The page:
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China's Commodities Appetite Continues In March
BY GLENN DYER - 18/04/2017 | VIEW MORE ARTICLES BY GLENN DYER

Besides China’s record oil imports in March, iron ore also stood out with the second highest figure on record announced last week - as global prices fell to their lowest level for more than five months.

China imported 95.56 million tonnes of the steel-making ingredient in March, up 14.5% from the prior month and 12.2% from the same month in 2016, and just below the record 96.27 million from December 2015.

This took first-quarter imports to 270.88 million tonnes, up 12.2% on the same period last year and an all time quarterly high.

After holding up for most of the quarter, spot iron ore prices have tumbled in the past two months.

Spot iron ore prices have declined from a peak this year of $US94.85 a tonne on February 21 to around $67 yesterday, with that 28.3% drop certain to hit domestic Chinese miners (which mine lower grade ore at higher costs) harder than the low-cost exporters in Australia and Brazil.

Plunging iron ore prices and a renewed focus on geopolitical tensions sent the ASX lower last Thursday.

The ASX200 fell 0.7% to 5889.9 in broad-based losses, while the broader All Ordinaries index was 0.7% lower to 5925.9. That produced a half a per cent rise over the shortened week.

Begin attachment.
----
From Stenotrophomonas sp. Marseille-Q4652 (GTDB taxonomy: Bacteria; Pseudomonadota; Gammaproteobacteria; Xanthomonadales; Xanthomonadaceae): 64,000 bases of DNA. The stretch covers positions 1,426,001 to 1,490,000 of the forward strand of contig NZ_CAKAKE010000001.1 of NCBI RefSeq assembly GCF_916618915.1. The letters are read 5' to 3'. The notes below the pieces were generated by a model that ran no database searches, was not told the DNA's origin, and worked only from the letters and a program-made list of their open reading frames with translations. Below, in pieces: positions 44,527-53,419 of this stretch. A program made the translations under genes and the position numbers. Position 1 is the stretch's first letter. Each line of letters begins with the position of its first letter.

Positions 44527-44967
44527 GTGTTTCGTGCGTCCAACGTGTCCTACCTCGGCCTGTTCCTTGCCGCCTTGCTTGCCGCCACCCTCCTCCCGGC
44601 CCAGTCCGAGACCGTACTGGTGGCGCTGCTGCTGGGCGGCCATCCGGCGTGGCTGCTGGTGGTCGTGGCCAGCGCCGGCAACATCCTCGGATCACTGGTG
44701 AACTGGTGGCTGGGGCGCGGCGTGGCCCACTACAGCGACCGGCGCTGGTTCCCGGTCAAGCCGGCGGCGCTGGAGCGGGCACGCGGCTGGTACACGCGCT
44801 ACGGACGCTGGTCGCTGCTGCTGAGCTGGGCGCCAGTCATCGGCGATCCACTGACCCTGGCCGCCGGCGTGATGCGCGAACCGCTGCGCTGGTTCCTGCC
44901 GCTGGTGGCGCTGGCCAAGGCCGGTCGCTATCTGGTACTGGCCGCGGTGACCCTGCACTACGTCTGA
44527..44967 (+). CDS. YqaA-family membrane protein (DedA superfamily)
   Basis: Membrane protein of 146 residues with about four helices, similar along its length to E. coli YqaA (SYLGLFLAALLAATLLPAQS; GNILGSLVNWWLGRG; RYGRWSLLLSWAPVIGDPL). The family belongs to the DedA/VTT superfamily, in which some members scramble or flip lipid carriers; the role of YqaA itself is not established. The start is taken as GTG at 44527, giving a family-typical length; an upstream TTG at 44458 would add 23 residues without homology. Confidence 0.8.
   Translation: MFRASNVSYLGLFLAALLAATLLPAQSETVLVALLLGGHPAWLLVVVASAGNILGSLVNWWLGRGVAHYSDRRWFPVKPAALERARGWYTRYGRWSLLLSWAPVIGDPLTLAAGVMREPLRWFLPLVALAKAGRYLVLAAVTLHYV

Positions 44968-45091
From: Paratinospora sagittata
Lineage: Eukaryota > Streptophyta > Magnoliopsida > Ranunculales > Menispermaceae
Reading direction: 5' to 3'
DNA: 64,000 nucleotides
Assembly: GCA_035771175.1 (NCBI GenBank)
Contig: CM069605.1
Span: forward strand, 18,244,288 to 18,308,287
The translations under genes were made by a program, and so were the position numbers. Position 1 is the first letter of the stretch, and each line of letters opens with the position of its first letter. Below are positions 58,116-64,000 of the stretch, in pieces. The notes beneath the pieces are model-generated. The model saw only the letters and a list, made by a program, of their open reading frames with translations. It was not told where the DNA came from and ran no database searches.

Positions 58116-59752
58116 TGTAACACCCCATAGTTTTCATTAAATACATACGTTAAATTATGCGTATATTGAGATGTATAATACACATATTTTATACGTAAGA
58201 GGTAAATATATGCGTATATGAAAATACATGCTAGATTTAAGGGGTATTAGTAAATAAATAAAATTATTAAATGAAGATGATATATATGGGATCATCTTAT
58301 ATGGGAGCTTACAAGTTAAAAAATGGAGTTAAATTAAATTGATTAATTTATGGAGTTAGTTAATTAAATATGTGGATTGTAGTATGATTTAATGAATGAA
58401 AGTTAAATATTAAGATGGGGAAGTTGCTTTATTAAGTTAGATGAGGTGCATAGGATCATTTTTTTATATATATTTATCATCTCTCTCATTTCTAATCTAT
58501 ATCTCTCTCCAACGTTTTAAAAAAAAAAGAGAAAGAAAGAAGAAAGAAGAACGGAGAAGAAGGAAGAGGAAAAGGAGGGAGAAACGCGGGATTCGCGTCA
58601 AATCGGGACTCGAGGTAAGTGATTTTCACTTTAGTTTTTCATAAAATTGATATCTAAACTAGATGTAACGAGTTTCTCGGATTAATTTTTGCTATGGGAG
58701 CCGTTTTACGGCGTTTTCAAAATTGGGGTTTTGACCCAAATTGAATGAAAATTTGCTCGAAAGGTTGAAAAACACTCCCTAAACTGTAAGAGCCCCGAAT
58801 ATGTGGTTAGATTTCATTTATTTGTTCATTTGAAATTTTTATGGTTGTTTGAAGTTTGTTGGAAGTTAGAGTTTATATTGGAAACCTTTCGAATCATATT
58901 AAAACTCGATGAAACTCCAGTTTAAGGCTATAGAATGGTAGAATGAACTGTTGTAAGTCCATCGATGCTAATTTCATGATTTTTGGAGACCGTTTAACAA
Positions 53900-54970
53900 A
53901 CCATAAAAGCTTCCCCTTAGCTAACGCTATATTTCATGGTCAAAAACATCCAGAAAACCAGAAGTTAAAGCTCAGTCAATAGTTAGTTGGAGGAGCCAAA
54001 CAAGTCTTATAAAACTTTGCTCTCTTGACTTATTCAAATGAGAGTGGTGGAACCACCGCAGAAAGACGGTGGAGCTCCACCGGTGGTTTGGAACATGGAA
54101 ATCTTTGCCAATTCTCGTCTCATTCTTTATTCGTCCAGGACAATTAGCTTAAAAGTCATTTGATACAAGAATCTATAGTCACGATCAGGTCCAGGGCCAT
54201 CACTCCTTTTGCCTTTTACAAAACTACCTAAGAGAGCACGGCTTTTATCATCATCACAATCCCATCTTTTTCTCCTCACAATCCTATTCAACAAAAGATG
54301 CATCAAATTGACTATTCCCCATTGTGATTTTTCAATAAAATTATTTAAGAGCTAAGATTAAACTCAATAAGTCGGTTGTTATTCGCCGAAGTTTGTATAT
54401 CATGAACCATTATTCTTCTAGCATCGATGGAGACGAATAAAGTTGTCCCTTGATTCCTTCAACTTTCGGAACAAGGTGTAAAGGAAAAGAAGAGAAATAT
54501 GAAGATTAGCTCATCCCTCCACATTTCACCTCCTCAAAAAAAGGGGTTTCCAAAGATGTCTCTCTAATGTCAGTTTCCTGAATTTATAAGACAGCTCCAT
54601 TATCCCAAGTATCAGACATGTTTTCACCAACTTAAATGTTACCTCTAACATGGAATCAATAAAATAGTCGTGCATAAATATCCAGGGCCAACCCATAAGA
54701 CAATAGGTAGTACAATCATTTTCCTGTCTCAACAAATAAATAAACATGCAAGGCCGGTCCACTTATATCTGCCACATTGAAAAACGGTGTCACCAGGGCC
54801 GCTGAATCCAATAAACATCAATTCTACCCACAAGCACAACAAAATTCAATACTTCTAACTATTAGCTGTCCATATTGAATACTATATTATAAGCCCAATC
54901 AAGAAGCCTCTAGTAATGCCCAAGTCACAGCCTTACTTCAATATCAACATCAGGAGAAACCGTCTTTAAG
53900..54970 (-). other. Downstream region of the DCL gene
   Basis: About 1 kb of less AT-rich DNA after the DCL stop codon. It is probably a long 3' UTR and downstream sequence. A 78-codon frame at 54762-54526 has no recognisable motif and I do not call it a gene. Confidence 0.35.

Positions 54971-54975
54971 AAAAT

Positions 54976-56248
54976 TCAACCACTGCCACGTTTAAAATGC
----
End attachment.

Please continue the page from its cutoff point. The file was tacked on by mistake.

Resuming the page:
Weighing most on the index were the miners, after investors finally woke up to the falling price of iron ore.

BHP and Rio Tinto were 4.0% and 4.4% respectively. Fortescue was savaged after reporting a surprise fall in iron ore shipments in the quarter or around 6%. The company’s shares slumped nearly 7%.

Coal continued its surprisingly strong run, with imports of 22.09 million tonnes in March, up 24.9% from February and 12.2% from a year earlier. For the first quarter, imports jumped 33.8% higher at 64.71 million tonnes.

Lower exports from Australia in the wake of Cyclone Debbie, which shut down much of the coal rail infrastructure in Queensland, may also cause a downward blip in imports in April and May.



View More Articles By Glenn Dyer

Glenn Dyer has been a finance journalist and TV producer for more than 40 years. He has worked at Maxwell Newton Publications, Queensland Newspapers, AAP, The Australian Financial Review, The Nine Network and Crikey.

At the AFR he was a finance writer, Finance Editor, News Editor and Chief of Staff. At the Nine Network he was supervising producer of Business Sunday for more than 16 years. He has also written for other online and analogue print publications here and overseas.



 

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